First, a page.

Homemade surveying tool in shirt pocket, Brentson bandies about the farming slang. "We planted too late," he laments, "and now we've got a mother in the flat."
Translation: Plants have bloomed in raised beds, possibly resulting in a runty harvest. But once he gets those mothers in the ground, he'll plant a catch crop between the rows.
"Most of these dudes don't know nothing about the catch crop," he jabbers, leaning on the hatch of his pickup. "You plant a similar type of plant -- like tomatoes with squash -- around your main crop, so if the first crop fails, the secondary crop takes over, and you don't lose out."
Though hard-core (he studied agriculture at Texas A&M University), Walter's no anomaly at the community garden on East 92nd Street. For these green thumbs, urban gardening is scaled-down farming, more intense than a few winsome cornstalks.
Like Walter and much of Cleveland's older black population, the Miles gardeners mostly grew up in the rural South during the Depression. Serious about their mini-acreage, they rev up the rototillers in early March, planting broccoli and snap peas.
Unlike other city gardeners, they don't have to hook up to a fire hydrant to douse the crops. Once part of the Cleveland public schools' much-admired horticulture program, the Miles Standish tract has its own water supply, coursing through a built-in irrigation system. Walter and Leon Brown, another Type-A gardener, keep the pipes flowing.
"We're lucky, we've got such smart-headed men out here," marvels Dorothy Brentson, a great-grandmother with a dandelion puff of white hair. Walter's ex-wife of 30-some years, Dorothy, too, grew up on a Mississippi farm.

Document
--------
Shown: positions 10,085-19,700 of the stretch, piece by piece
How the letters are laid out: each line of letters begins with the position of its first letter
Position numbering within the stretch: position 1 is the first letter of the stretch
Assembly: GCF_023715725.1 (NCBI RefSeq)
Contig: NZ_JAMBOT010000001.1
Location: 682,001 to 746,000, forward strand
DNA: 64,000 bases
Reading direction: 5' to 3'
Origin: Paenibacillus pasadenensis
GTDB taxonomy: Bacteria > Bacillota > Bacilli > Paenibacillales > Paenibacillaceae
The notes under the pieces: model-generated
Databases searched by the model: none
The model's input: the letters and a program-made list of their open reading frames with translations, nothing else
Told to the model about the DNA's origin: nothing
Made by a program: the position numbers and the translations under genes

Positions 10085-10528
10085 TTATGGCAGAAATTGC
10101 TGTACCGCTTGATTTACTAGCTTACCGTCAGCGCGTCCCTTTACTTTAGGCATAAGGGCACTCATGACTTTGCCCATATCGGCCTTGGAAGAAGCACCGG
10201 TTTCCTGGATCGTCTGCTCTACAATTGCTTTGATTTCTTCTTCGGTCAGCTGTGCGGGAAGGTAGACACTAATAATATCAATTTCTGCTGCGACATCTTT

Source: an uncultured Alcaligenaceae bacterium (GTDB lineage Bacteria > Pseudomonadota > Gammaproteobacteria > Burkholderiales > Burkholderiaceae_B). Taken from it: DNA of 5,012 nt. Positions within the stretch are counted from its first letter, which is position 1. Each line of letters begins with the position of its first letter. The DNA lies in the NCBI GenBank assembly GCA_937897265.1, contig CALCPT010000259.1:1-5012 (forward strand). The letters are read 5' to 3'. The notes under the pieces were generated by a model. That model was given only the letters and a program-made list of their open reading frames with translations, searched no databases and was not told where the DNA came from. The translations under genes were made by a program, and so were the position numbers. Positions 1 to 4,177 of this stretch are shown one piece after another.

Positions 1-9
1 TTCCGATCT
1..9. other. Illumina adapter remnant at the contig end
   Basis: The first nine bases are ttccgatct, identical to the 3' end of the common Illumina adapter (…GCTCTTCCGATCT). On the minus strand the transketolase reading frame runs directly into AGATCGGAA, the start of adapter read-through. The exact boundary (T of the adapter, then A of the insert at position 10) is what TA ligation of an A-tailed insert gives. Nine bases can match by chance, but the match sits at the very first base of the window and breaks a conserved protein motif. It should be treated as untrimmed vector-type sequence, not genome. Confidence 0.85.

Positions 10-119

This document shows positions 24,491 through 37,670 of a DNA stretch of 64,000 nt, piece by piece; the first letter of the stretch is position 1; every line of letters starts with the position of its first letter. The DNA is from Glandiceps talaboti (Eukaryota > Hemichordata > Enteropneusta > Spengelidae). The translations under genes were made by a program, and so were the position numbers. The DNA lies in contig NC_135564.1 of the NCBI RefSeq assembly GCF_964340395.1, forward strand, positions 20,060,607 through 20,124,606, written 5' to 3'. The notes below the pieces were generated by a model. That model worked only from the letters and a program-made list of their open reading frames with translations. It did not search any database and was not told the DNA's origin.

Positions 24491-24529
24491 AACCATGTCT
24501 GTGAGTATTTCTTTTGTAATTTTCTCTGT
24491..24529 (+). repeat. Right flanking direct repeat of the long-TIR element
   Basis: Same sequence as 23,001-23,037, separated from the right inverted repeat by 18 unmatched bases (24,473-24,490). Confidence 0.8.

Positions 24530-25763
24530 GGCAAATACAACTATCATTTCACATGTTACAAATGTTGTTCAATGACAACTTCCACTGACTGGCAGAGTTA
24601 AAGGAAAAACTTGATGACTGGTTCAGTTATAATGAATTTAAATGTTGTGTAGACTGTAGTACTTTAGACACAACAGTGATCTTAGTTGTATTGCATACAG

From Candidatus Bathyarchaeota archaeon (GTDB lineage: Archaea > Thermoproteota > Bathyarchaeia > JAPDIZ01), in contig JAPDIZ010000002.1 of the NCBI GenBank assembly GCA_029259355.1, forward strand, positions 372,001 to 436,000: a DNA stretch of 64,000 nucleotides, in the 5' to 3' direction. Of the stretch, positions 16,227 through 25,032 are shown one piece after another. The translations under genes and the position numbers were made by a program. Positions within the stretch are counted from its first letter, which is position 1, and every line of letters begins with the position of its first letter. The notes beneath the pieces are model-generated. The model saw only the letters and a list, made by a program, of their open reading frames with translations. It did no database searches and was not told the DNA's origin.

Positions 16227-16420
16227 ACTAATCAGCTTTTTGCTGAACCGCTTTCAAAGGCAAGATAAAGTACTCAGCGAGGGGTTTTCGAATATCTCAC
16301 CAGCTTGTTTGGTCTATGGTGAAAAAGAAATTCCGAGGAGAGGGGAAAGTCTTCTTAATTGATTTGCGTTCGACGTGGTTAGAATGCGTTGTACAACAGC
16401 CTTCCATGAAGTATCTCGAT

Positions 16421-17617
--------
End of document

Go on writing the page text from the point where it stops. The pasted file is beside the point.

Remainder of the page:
"When I left there, I was 19," she says from under a straw hat. "I didn't miss Mississippi at all. The work wasn't really hard, but what child wants to work? You chop corn, peas, pick cotton, grow watermelons, all kinds of vegetables. We were forever trying to hurry up and get out of school -- we were ready to go.
"We thought life was easier [up North]. It wasn't easier. But right away, I got a good job. We didn't know how to do the type of work they did at GM. But we knew how to work."
Dorothy returned to the land 15 years ago, when the Miles Standish garden was a dust bowl. A reminder of the Cleveland schools' slow, sad demise, the brown parcel hadn't been farmed since the 1970s, when the schools' hundred-year-old horticulture program finally fell to ruin. Once celebrated, the program had inspired A.B. Graham of Columbus -- a self-described "educational heretic" who preached hands-on learning -- to start 4-H Clubs in 1902.
During its 1950s heyday, nearly every Cleveland pupil tended a 10-by-15-foot plot, either at school or home. Several school gardens have been paved over, while Miles Standish and five others took root as community gardens.
Then the PTA president at Miles Standish, Dorothy would eyeball the tract when she picked up her granddaughter from school. It bothered her to see good soil go untilled.
"You know how you kind of get nosy?" asks Dorothy. "I said, "Let's go to the board of education and see if we can have it for a garden.' But the principal wouldn't tell us who to talk to. She had taught at that school for years, thought she owned it."